Tech Solutions for Children with Developmental Delays

Boy with tablet demonstrating tech solutions for children with developmental delays

By Tarra Boris, Child In-Home Care Supervisor

Technology has become the center of everyday life for many children. A majority of the population revolve their lives around one form of technology or another. Children with developmental delays, such as Attention Deficit Hyperactivity Disorder (ADHD) or Autism Spectrum Disorder (ASD), can benefit greatly with the right apps. Apps can help them build positive coping mechanisms to assist with focus, calming, and task completion. The following website and apps can assist parents and children, including those with developmental delays in everyday life.


Social story creator- Lesson Pix

Yearly membership of $36 as little as $3 a month
I have been using this website to make social stories for some time. Lesson Pix is an easy-to-use online resource that allows users to create various customized learning materials. It is quite easy to navigate around,and user friendly. You can create numerous learning materials such as bingo, coloring sheets, short stories, certificates and much more! They offer a wide range of pictures to choose from and you can insert your own text. If you’re looking for ideas of a social story or want to create your own I would highly recommend this website.

Retrieved from


Sensory Magma

Free- Apple App Store
This app allows for the visual sensory system to be accommodated in a mobile way. “Sensory Magma is a simple calming and relaxing visual app for people with special/complex needs of ALL ages. Magma generates lava style slow moving effects, which when combined with music from the iPhone or iPad music player can be relaxing and also stimulating.” (Sensory Apps Ltd, 2013) If working with someone who benefits from the visual sensory stimuli, it would be a great reward to be used after accomplishing or focusing on tasks.
Retrieved from:


Give Me 5!!!!! Social Skills Multiplayer Game

$7.99-Apple App store
This social skills multiplayer game is a fun social skills App designed by a Developmental Specialist and a mom of a child with ASD. Its video learning is embedded into a gaming format. Real children are shown in real-life social scenarios covering eight areas of social skills: verbal and nonverbal communication, manners, self-awareness, situational awareness, perspective taking, emotional regulation, and gestalt understanding. There are five videos for each of these eight categories: manners, words, no words, understanding others, understanding me, calming feelings, people and places, and the big picture. It is meant to help children analyze social situations by looking for key social cues in these scenarios.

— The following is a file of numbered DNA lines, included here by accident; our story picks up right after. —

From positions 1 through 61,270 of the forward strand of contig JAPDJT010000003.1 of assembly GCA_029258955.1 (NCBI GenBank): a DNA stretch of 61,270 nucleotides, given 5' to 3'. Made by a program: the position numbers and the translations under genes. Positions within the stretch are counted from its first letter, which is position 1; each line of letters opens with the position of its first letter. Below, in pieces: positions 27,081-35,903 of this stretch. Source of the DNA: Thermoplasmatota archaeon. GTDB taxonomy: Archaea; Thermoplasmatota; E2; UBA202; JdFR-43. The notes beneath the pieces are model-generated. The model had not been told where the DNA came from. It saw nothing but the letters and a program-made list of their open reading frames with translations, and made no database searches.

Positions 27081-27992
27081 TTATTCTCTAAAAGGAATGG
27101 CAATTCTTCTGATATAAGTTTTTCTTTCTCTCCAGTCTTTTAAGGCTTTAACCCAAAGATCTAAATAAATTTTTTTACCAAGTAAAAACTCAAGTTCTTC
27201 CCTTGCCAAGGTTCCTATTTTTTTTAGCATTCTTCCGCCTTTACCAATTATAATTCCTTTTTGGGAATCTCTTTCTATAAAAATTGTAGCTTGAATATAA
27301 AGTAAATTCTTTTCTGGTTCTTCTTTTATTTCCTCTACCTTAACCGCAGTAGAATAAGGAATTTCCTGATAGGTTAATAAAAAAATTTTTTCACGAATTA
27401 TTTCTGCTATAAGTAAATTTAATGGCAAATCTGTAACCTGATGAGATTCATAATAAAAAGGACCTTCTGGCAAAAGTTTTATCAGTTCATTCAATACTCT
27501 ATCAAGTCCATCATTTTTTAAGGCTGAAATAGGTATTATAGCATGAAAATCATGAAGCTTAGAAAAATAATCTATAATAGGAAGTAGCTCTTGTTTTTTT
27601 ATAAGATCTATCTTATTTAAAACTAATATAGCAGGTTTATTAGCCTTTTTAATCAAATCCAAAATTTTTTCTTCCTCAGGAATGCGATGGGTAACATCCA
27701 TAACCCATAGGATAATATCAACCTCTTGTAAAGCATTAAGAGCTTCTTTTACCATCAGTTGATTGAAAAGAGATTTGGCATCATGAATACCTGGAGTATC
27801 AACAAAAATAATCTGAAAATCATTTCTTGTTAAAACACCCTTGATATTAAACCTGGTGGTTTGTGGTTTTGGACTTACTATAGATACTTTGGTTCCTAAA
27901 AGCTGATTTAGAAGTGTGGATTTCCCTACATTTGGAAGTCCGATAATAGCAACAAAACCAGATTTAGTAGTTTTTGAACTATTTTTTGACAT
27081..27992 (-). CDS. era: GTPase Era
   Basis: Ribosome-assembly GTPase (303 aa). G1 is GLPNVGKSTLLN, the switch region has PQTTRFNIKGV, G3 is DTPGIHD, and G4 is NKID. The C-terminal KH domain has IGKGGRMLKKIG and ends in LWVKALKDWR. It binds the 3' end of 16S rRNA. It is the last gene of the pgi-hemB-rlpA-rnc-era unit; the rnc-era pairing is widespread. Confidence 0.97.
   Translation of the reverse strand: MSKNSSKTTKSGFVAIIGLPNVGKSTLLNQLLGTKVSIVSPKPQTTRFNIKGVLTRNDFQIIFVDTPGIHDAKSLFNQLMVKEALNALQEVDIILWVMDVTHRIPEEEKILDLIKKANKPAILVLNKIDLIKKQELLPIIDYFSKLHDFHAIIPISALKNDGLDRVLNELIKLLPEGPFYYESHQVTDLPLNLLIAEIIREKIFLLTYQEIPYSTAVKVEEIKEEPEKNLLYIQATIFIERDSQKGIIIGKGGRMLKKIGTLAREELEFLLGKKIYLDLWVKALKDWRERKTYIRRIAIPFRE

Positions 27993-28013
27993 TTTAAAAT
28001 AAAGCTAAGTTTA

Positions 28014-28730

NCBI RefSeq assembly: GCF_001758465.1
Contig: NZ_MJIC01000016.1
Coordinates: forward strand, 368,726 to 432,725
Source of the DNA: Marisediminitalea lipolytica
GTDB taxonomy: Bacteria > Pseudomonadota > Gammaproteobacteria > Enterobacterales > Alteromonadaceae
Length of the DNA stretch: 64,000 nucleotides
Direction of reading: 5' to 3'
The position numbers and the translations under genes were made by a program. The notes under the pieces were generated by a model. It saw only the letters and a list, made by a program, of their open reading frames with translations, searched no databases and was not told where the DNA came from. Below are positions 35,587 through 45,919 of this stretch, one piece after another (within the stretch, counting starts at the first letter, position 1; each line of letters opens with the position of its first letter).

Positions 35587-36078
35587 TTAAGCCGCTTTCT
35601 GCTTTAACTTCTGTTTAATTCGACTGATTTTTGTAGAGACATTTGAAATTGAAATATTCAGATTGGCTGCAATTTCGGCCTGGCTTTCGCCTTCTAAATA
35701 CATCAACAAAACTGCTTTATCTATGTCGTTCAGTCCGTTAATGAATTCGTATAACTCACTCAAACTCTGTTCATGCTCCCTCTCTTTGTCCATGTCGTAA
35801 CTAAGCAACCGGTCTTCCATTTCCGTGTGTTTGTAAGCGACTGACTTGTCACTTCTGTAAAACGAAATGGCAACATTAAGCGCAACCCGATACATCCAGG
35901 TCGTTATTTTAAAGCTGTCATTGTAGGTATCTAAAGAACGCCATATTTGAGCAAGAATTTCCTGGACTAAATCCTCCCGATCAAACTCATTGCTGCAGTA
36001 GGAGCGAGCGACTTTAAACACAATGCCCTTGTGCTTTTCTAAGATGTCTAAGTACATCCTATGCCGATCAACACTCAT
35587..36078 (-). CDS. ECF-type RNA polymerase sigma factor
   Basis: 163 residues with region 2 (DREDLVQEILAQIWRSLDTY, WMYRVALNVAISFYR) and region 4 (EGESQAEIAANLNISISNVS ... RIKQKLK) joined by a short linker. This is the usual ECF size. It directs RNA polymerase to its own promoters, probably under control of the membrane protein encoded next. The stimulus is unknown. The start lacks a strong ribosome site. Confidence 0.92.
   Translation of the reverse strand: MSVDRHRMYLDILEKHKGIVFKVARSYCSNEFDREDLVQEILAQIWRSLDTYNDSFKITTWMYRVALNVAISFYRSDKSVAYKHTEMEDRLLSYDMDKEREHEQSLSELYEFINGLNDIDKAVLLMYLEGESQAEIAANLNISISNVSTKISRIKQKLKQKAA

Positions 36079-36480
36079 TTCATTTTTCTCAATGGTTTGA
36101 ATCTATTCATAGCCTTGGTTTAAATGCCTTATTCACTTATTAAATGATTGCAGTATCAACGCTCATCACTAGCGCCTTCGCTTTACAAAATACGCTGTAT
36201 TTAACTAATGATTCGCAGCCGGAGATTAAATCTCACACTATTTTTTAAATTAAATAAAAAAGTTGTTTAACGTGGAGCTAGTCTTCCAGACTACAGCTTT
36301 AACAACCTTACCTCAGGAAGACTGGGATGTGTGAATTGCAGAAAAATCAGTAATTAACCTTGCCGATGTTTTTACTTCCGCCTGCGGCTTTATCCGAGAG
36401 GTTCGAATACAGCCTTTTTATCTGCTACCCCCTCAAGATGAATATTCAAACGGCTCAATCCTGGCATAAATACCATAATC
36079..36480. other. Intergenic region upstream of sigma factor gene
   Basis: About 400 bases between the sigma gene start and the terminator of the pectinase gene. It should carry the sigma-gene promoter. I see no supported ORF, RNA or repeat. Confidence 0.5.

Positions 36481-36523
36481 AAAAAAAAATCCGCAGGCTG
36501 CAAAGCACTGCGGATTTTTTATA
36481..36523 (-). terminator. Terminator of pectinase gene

Retrieved from


If you try out any of these APPS or the Website, or find anything similar to share please don’t hesitate to send your comments to me at :


Managing Angry Outbursts

On occasion children, with special needs, in our care may present some difficult behaviors. First and foremost, it is important to use our skills of empathy and compassion. It is good to remember and understand that you are not dealing with a disability who has a person, but a person with a disability. We compassionately remember that in many cases this difficult behavior is not a result of a conscious or willful choice and it is almost always rooted in some precipitating event which can be avoided in the future. If it appears that an angry outburst is imminent there are some signs that the child is becoming frustrated and angry.  Here are some things to watch for:

Signs of Anger

  • Increased breathing rate
  • Clenching fists
  • Red face
  • Hand shaking
  • Sweating
  • Tense muscles
  • Teeth grinding, or jaw clenched
  • Screaming
  • Refusing
  • Physical attacks (hitting, scratching, biting)

What to Do in Managing Angry Outbursts at the Peak of the Crisis

1. Send others away from the area.
2. Increase distance from you and the child. Stand at least two leg lengths away from them. Instead of standing face-to-face, stand to the side (L-shape) of the child. Keep your hands out of your pockets, to your side and available to protect yourself. Stand with one foot slightly in front of the other with your weight evenly distributed. This stance is non-confrontational and non-threatening.Avoid a bite mark like this by positively managing angry outbursts says Helping Hands Respite Care's Child In-Home Care Supervisor Tarra Boris
3. Remove dangerous objects or attempt to get the child into a safer room.
4. Remain in control; stay calm and quiet. Anxiety can make the client feel anxious and unsafe which can escalate aggression. Allow yourself to disengage emotionally, and don’t take the behavior personally.
5. Use a pillow or cushion to protect yourself if the child strikes or tries to bite. You may put your arms and hands up to block an attack.
6. Take deep breaths to help you stay calm. Do not try to restrain the child! Physical intervention increases aggressive behavior and can inadvertently cause injury to you or to the child.
7. Remove yourself and/or the child to another room to give them time to regain sense of control. It makes it less likely for other individuals to get involved or become an audience for the agitated child. This also creates a quieter environment and may help in de-escalating the child.

This helpful guide was assembled by Helping Hands Respite Care’s Child In-Home Care Supervisor, Tarra Boris. Contact her at 517-372-6671 ext 103 or email